“I wish there were more details, such as which government agencies are responsible for which particular initiative. That is one thing we do not have real visibility on. For a ten-year policy document, we need to know who is accountable at the end of the day.”
Sarma is also concerned that the policy document is trying to address every single technological opportunity, rather than focusing on two or three key areas. He fears that the nation will be a jack of all trades but a master of none, without a specific “shining star” industry.
He points towards the success of several growing companies, such as Aerodyne in the drone ecosystem, and recommends the government pick two to three key industries and technologies and double down there instead.
Datuk Fadzli Shah Anuar, ex-chief strategy officer of Malaysia Digital Economy Corporation (MDEC)
Despite the abundance of policy papers on the subject matter, Datuk Fadzli Shah Anuar believes such policies still need to exist. Fadzli is the ex-chief strategy officer of Malaysia Digital Economy Corporation (MDEC), one of the parties consulted during the drafting of the National 4IR Policy during his stint there.
“Touching on MYDIGITAL, the digital economy and 4IR are related, but they are not the same thing. Digital technologies are inputs into a subset of 4IR technologies, whereas the digital economy is an outcome of many technologies, including 4IR tech,” says Fadzli.
“So this latest policy document, instead of addressing the overall economic activity, concentrates on the supply side — which kind of technologies Malaysia should be adopting into which industries.
“For example, the needs of Japan with its aged population, versus Germany with a manufacturing-based economy, are different from the needs of Malaysia. We have lots of primary industries and natural resources, so how we adopt 4IR technologies is going to be different from other countries.”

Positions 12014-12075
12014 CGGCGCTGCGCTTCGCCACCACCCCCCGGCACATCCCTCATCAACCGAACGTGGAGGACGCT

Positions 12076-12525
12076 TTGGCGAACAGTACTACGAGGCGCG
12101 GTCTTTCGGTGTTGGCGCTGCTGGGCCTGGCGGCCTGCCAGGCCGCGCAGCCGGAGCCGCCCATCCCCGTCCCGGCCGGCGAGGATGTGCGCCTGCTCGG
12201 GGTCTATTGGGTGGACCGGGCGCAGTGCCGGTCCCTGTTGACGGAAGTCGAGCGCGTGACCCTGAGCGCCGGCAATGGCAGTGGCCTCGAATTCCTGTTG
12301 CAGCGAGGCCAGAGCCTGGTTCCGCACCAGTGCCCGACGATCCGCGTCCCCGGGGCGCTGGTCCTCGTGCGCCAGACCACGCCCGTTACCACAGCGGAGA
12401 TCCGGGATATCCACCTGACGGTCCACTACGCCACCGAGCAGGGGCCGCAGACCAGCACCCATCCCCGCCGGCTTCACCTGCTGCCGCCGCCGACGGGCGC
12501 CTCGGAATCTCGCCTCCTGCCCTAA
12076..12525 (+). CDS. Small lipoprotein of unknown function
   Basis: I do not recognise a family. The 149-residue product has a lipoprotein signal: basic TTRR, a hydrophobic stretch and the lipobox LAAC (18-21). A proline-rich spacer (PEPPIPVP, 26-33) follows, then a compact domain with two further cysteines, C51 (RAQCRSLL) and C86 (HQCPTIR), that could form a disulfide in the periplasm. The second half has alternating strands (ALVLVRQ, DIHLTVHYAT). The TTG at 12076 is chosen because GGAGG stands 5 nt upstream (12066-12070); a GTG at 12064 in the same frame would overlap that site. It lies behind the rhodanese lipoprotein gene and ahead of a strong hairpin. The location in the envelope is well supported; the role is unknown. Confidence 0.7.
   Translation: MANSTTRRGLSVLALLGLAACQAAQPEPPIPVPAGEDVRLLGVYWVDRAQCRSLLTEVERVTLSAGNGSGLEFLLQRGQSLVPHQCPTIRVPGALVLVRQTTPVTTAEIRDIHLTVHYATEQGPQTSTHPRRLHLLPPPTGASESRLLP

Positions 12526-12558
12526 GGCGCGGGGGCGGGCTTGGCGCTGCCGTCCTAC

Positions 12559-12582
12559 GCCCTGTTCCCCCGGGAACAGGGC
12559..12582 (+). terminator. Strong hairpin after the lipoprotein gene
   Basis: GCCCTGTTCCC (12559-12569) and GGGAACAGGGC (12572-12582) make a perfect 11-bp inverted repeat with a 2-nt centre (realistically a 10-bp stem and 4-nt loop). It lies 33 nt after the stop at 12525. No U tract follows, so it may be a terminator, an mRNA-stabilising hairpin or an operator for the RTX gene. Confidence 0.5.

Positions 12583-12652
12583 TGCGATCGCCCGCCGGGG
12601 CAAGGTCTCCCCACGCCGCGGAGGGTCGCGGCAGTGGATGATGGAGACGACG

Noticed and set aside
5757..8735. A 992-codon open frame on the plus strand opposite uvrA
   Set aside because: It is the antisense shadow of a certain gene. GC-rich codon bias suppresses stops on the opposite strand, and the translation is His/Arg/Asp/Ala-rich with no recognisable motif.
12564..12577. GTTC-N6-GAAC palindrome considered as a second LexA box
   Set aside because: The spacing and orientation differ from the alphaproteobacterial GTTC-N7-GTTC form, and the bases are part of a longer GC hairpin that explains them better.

On a similar note, Fadzli points out that the Industry4WD policy announced in 2018 is different from the National 4IR Policy. The former is geared towards the manufacturing sector, with the document going much deeper in terms of prescriptive recommendation, while the latter applies to sectors outside of manufacturing.
While endorsing the need for such policies, Fadzli also identifies a few weaknesses in terms of executing them. He believes many policies are over-reliant on the competency of the civil service, and held back by the speed at which the public sector usually operates.
“I would argue that this is not really the fault of the civil service because it takes time to build these competencies. It is also not the civil service’s day job to be technology experts either, so I think there must be a high degree of dependency pushed towards the private sector, especially on the originators or companies developing these technologies,” he adds.
“Regardless if it is drone technology, Internet of Things (IoT) or blockchains, the core producers of those products will be the common denominator. So there needs to be a lot of knowledge transfer, both from foreign industries and the private sector to the Malaysian civil service.”
Launched on July 1, the National 4IR Policy provides guiding principles and strategic direction to ministries and agencies in formulating policies and action plans in matters related to emerging technologies.
The policy revolves around four major thrusts: Equipping Malaysians with 4IR knowledge and skillsets, strengthening digital infrastructure, future-proofing regulations to be more agile, and accelerating 4IR technology innovation and adoption.
Through these thrusts, the policy aims to improve citizens’ quality of life, enhance local capabilities, and preserve the nation’s ecological integrity by embracing 4IR technologies.
Technologies identified as foundational to the national 4IR agenda are artificial intelligence, Internet of Things, blockchain, cloud computing and big data analytics, as well as advanced materials and technologies.
Edited by Jennifer Jacobs